Getting started with Cloud-RF
This guide will help you get started quickly on the Cloud-RF platform.
- Creating an Account
- Your Account Controls
- Web Interface First Look
- Your First Calculation
- Basic CloudRF Controls
- Saving Your Work
Creating an Account
Before you can begin using the Cloud-RF interface, you will need to create a Cloud-RF account. Click “Register” to create an account from the home page.
You will be asked to enter a username, email address, and a password. There may be a quiz to prove you’re human too. If you don’t know the answer Google is your friend. Once you register, an email will be sent to you with a link you must click in order to activate your account.
Your Account Controls
Once you are inside your account, you will see a dashboard like the one below. Take special note of the Buy a plan link  that lets you upgrade your account to access all the features. The Web interface link  is how you will access the CloudRF Modeling tool itself right in your web browser. You can see your API key  and your current subscription plan  here as well.
Again, if this is your first time using CloudRF you will need to click on the Edit tab down below  to access the page that lets you change your password, contact preference, and time zone settings. If at any time you need to reach our support team, this support link  will let you submit a support ticket:
Web interface (Legacy)
Once you do click on the Web Interface button, you’ll be taken to the web interface screen. There are four major interface sections we’ll highlight and expound upon.
First, in the top left corner, you will see your cell site location controls . These controls let you define the transmitter and antenna characteristics, the receiver settings, your mapping model, and output formats. Each can be clicked to expand the selection for accessing the controls.
At the bottom left you’ll see navigation controls  that let you log out, report a bug, buy more usage credits (for the Pay as You Go Plan), or download a .kml file for syncing with Google earth. The slider bar here affects the opacity of the RF overlay layer.
In the bottom center  are a set of powerful analysis tools and templates including a Path Profile Analysis, Best Server Analysis, your Calculation Archive, Mesh Coverage, and various Hardware Templates. Clicking once on the respective tool’s button will open it, and clicking on it a second time will collapse that tool. You will also be able to clear all calculations from the map here.
Finally, on the right edge, you will see the color schema currently in use . This color scheme is fully customizable.
Hovering over the white square in the top right corner  will let you select from three different terrain options: Satellite (default), Terrain, and Dark. This is also the location where your list of current network layers will be shown:
Your first calculation
Click anywhere on the map to place your first transmitter marker . Then click on the Transmitter section in the top left corner to expand those controls . Let’s change the frequency to 700 MHz  and the RF Power to 10 Watts . We can change the coordinates display method here , and the coordinates of our transmitter are here :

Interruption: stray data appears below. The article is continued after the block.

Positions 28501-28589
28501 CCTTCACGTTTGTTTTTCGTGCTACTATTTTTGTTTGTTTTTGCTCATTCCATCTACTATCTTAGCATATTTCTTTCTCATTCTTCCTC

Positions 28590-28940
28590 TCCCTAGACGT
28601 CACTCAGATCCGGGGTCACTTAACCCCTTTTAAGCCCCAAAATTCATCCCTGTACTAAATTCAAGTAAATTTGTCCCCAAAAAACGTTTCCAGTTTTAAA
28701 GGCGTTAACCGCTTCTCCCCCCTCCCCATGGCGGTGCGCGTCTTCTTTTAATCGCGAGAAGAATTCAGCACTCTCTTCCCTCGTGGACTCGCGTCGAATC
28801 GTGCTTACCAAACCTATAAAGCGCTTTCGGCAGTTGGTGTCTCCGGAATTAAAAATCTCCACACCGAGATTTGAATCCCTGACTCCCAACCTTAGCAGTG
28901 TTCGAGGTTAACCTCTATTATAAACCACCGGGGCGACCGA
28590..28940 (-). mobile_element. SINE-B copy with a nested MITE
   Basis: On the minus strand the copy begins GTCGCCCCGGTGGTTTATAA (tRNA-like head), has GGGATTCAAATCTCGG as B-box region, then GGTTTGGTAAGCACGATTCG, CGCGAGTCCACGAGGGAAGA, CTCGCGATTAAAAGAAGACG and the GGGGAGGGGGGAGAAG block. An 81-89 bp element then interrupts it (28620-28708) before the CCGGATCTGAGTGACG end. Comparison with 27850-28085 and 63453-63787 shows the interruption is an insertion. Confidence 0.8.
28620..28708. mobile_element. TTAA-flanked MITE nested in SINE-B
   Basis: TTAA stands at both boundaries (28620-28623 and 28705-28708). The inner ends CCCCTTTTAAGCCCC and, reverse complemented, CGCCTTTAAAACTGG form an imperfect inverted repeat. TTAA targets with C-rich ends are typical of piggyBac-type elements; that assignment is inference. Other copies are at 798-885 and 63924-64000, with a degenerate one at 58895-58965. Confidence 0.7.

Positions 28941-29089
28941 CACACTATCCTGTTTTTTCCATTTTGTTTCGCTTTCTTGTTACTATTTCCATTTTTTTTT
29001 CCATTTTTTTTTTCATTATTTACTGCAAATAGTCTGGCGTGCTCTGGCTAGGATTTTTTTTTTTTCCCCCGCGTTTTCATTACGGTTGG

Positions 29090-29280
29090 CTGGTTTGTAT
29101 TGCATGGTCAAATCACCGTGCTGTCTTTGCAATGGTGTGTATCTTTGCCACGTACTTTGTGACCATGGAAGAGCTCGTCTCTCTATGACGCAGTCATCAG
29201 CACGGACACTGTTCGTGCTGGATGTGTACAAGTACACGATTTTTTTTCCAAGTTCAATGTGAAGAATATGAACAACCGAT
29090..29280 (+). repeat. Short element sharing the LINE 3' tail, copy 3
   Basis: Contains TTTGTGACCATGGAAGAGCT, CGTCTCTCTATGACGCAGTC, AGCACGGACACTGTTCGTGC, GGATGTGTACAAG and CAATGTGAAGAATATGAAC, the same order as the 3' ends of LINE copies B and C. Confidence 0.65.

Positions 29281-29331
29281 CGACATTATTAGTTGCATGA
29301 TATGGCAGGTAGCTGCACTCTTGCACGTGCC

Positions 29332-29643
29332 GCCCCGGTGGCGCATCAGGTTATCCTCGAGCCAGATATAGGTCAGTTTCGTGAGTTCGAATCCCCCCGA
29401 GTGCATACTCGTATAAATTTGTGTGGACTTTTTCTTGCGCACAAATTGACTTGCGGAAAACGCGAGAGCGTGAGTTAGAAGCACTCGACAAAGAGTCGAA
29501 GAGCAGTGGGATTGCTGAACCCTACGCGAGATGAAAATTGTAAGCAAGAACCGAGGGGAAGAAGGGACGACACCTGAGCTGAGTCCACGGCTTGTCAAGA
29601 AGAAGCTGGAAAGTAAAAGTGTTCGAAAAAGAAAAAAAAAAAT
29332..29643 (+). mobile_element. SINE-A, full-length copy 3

We’ll skip the Antenna and Receiver sections for this demonstration, but you can feel free to take a peek at them. Next, you’ll want to expand the Model section  and select a propagation model . For our purposes, let’s go with the Line of Sight option . When you are done, click on the orange Calculate button below . Wait just a few seconds and you will see a new colored layer on the map  that shows which areas have the db coverage as indicated by the color schema on the right:
Every time you perform a Calculation, the results are saved in your archive for future reference and the site will be saved on the map as a small grey tower symbol. You can manage (select / deselect) site locations by clicking on the layer icon in the top right corner. You’ll see your site options just below the Satellite / Terrain / Dark options:
Clicking and dragging the map works just like any other modern mapping software, along with zooming and the full-screen option. Any time you click once on the map, the transmitter location icon will be relocated to that position. Moving the transmitter icon won’t erase any previous calculations performed and if you look carefully on the map, you can see a small dark grey tower icon at the center of each calculation performed on the current RF layer.
Remember, you can click on the Clear All button at the bottom center to remove all calculations from the map. Doing so will not remove them from your Calculation Archive.
Immediately after performing a calculation  and before relocating the transmitter icon, you’ll have the option to download the calculation in KMZ, SHP, TIFF, URL, and HTML formats . This is handy for sharing calculation results with others.
The Save button with a star icon  isn’t for saving calculation results, rather it is used to store your current radio transmitter settings as a template within the CloudRF platform itself. When you click the Save button, you’ll be asked to name your template . There is no limit to the number of radio templates you can create within your Cloud-RF account:
And as always, if you have any comments or questions please reach out to us at firstname.lastname@example.org.